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Why it's sometimes best to send a laptop to a shop for repair

By robo_dev ·
A co-worker who is reasonably handy, but with limited electronics knowledge, decided to try to repair a laptop for a girl-friend of his.

It's a just-out-of-warranty HP DV7, and the original symptom was the battery not charging unless the power cord wiggled just the right way.

Since the power jack is a separate replaceable $5 part on this model (which does not require soldering or motherboard removal), it would be logical to just swap the part. A twenty minute job at best

Of course what my co-worker did was first bought a new battery and power supply and when those did not help, he then attempted to swap the motherboard.

He then gave up and handed the project over to me.

When I got it the laptop would it no longer POST with the new motherboard installed. I took it apart and confirmed that although he DID damage the internal video connector cable, there were no obvious assembly mistakes, (although I don't know why he did not clean out all the dust with it all apart)

The replacement motherboard looked older than what was there, and he said the laptop owner bought a used one on ebay for $50.

Since it would not POST, my conclusion is either the replacement mobo is defective or it got zapped with ESD when assembling.

I put the old mobo back in and the laptop would POST, but no video. When jiggling the damaged internal video connector a small puff of smoke came from it...ugh...not good. On these models the little gumstick-size inverter board is in the display bezel, so the rather slender cable that carries the video signal also has the power feed for the inverter (thus the smoke).

Since it does put out video thru the VGA port, it appears the mobo is good and putting out video. The DV7 is well-known for the GPU not being soldered on properly, but I am assuming the video cable is the fault here.

Thus now I have on order the $24 video ribbon cable for the display and the $5 replacement power jack assembly.

I did make a mistake and ordered the wrong ribbon cable before opening up the display housing, (I should know better than to order a part without seeing the part number printed on the old part).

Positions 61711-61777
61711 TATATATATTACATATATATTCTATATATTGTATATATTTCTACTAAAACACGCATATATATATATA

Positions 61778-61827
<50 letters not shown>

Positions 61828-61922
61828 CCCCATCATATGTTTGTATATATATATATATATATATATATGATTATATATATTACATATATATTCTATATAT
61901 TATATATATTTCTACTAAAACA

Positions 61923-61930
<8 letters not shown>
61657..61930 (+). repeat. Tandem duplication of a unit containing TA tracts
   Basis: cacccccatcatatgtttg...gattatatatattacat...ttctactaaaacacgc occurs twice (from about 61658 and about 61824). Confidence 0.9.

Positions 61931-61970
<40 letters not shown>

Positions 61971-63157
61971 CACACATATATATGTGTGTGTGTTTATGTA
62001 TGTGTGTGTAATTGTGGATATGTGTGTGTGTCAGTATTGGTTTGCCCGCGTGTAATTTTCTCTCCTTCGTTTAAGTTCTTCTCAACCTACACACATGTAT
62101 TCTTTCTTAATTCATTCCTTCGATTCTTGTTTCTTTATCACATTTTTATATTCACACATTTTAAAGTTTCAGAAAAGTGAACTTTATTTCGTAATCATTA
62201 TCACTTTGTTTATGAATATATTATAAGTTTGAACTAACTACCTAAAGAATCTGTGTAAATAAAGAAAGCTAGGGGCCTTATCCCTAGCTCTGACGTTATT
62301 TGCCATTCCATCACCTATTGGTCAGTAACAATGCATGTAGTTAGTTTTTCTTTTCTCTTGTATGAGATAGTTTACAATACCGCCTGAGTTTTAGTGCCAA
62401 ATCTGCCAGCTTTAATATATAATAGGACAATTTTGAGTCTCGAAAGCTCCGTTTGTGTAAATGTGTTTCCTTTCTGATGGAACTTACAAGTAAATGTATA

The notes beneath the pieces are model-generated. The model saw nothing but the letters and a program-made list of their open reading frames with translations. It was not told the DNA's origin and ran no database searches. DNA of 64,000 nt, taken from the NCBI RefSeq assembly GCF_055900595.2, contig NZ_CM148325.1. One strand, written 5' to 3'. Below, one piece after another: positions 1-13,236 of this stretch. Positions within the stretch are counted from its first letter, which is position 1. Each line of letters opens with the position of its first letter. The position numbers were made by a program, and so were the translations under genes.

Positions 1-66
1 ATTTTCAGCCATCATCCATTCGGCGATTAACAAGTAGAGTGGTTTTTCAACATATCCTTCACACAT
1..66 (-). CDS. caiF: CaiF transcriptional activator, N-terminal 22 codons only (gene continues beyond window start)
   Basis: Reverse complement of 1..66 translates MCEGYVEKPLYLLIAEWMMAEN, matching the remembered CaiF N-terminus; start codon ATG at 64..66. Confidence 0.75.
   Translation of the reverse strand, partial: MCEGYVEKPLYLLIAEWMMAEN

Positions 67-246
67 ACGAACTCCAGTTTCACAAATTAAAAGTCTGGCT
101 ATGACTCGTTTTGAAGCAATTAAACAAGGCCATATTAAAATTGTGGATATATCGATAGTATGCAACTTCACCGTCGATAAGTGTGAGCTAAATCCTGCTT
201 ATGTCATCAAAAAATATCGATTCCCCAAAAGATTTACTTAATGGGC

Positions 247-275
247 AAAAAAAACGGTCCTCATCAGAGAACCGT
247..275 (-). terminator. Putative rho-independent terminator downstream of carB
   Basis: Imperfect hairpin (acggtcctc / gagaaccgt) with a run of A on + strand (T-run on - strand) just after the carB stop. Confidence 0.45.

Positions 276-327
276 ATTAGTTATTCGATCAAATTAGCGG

So now, six weeks later, once the correct replacement cable and jack comes in the mail, and assuming the display inverter board is good, it should (fingers crossed) all work properly, as long as something else like the inverter is not toast.

So the lesson here:

A reputable repair shop would have fixed this beast almost two months ago, and it probably would have cost less....on the workbench I have one $50 dead motherboard and a damaged $25 video cable.

Not to mention the purchase of a new power supply and battery, which was not really needed. (approx $80)

My only compensation is I asked to be taken to lunch at some point, assuming this laptop works when I am through with it.

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Follow UP: got the beast fixed

by robo_dev In reply to Why it's sometimes best t ...

After reassembly with new parts, noted that PSU was only putting out 12V, not 18V. Re-soldered power cable and it works like a champ.

In the end, basically the guy trying to fix it killed the motherboard and video interface cable whilst trying to swap the motherboard, while the real fault was, alas, the power supply plug (!).

Fortunately the replacement motherboard worked (and was needed) and I was able to swap video interface cable without destroying the big expensive display panel. Whew!

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